#GCC does away with the requirement for copyright assignments to the FSF:

I think it’s a wise decision in this day and age. 👍




More importantly than the decision itself, it sets a good precident, as many companies insist on copyright assignments and have been able to point to the FSF.

There is still the issue of handling copyright relicensing when the author has passed on, but perhaps one problem at a time?

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@emacsen I think relicensing it not much of an issue: it’s copyleft and can only go in the direction of more freedoms for users (as in: one can redistribute LGPL code under GPL, GPL code under AGPL, etc.).

As long as it does not become the wild west like #Linux, with enough of a mess to make the SCO lawsuit possible, I think it’s okay. (Unfortunately the Steering Committee’s statement does not rule out the possibility of creating a mess…)

@civodul @emacsen The copyright assignment of the FSF has always been a tool to allow strategic relicensing to weaker licenses if a proprietary competitor crops up that threatens to dominate the domain.

In an age of widespread open core strategies that looks like a wise option to have.

@ArneBab @emacsen I’ve never heard about assignment to the FSF being used as a tool to allow relicening under a weaker license; that would be quite astonishing!

The main justification is that it makes it easier to enforce copyright in court:

@civodul @emacsen here’s the argumentation when such weakening of a license can be a net win for free software: ebb.org/bkuhn/blog/2009/01/14/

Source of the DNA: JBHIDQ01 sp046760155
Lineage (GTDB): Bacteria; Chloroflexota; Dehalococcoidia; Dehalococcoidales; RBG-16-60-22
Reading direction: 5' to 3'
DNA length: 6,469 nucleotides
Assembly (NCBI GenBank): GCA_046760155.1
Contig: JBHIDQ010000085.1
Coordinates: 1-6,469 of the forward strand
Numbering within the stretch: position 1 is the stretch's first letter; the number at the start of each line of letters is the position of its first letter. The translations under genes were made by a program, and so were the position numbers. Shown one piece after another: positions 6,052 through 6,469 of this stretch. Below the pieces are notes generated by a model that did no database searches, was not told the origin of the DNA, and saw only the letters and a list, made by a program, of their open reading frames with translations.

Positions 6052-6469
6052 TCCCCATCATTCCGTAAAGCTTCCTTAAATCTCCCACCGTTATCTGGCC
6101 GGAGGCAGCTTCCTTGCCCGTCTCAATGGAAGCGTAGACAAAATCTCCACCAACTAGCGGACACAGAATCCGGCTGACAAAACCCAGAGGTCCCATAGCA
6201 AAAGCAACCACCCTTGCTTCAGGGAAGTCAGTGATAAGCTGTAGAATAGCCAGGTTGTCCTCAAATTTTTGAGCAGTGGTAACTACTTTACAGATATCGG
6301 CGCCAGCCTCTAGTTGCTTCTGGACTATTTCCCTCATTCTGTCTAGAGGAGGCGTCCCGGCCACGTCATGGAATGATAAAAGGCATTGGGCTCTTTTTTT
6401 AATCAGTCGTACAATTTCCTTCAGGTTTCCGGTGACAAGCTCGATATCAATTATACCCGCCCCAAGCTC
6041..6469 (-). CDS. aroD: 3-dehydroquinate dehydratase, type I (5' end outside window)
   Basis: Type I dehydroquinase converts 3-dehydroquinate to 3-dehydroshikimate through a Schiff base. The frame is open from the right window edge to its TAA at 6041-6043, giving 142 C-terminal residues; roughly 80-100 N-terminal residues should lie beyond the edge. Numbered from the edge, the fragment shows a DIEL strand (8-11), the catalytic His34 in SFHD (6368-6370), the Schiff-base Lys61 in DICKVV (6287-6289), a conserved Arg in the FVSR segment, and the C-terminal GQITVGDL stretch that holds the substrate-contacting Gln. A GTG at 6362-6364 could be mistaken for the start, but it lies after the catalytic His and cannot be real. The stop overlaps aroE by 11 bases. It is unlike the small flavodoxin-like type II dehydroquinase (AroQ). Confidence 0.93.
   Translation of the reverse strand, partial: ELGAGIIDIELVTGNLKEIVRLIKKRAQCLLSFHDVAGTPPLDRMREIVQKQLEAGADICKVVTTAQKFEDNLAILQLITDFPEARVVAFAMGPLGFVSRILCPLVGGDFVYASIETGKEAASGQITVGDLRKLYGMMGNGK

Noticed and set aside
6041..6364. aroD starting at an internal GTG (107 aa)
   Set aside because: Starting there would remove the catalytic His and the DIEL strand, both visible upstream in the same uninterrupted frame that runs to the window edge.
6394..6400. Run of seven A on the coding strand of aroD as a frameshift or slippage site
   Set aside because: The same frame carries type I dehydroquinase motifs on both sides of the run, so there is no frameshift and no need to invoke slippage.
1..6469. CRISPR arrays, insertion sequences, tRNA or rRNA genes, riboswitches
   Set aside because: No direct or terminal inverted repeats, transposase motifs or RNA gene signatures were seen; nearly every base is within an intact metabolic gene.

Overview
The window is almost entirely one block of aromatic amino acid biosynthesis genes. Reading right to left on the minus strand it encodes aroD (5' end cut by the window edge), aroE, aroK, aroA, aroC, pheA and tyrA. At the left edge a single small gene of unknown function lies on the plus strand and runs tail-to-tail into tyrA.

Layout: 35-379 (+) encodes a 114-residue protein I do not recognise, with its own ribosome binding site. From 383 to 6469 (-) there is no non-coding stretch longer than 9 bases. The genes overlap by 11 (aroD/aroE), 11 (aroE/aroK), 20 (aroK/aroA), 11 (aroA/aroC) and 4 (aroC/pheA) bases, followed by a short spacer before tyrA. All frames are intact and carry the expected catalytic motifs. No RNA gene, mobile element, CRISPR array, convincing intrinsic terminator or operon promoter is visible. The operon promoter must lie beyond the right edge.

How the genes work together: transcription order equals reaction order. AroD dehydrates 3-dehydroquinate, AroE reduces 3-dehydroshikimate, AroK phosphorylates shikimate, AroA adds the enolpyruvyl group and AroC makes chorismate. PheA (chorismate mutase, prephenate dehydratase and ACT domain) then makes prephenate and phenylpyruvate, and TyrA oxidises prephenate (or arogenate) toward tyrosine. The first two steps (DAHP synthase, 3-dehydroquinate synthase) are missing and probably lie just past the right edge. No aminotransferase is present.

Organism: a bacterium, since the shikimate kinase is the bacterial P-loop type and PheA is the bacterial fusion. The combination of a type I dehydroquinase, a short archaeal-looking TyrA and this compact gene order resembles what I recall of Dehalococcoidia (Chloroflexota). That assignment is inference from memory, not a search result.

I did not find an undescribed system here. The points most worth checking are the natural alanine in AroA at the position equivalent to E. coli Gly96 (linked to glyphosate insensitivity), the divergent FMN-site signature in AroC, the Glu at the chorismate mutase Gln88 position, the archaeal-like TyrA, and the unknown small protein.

@ArneBab @emacsen @civodul It's a good argument, but not one the FSF has ever made for their copyright assignment practice.

@clacke @emacsen @civodul It is an argument that Bradley Kuhn made for the relicensing of Qt. I don’t know whether there is official text on the FSF pages, but argumentation by Bradley Kuhn is pretty close to decisionmaking in the FSF.

@clacke @emacsen @civodul that’s what I said about not knowing whether the argument for strategic relicensing is on the FSF page.But Bradley was executive director and is on the board of directors, so they are most definitely aware of that option and the benefits it can bring.

@ArneBab, I’m pretty sure that’s not the case, since (1) the FSF works explicitly against proprietary software and (2) the assignment states that the work shall remain copyleft:

The Foundation promises that all distribution of the Work, or of any work “based on the Work”, that takes place under the control of the Foundation or its agents or assignees, shall be on terms that explicitly and perpetually permit anyone possessing a copy of the work to which the terms apply, and possessing accurate notice of these terms, to redistribute copies of the work to anyone on the same terms. These terms shall not restrict which members of the public copies may be distributed to. These terms shall not require a member of the public to pay any royalty to the Foundation or to anyone else for any permitted use of the work they apply to, or to communicate with the Foundation or its agents in any way either when redistribution is performed or on any other occasion.

Cc: @civodul, @emacsen

@cnx @emacsen @civodul that description matches at least LGPL, GPL, and AGPL, so it would allow starting a project under AGPL and if a lax-licensed competitor with lots of proprietary additions appears and threatens to dominate (as the many Apache-Licensed JS-tools now do), relicense to LGPL, because having a dominant copyleft core is much better than getting a lax system that becomes corrupted to the point where it is no longer viable to use it without proprietary parts.

@emacsen @civodul Exactly. The recent Audacity debacle is but the latest in a long line of examples where a corporate entity employs a CLA and points at the FSF's practice as an excuse, ignoring that assigning copyright to a non-profit that makes promises in return is entirely different from assigning it to a corporation and getting a thank you at best (apart from those at the core who got paid).
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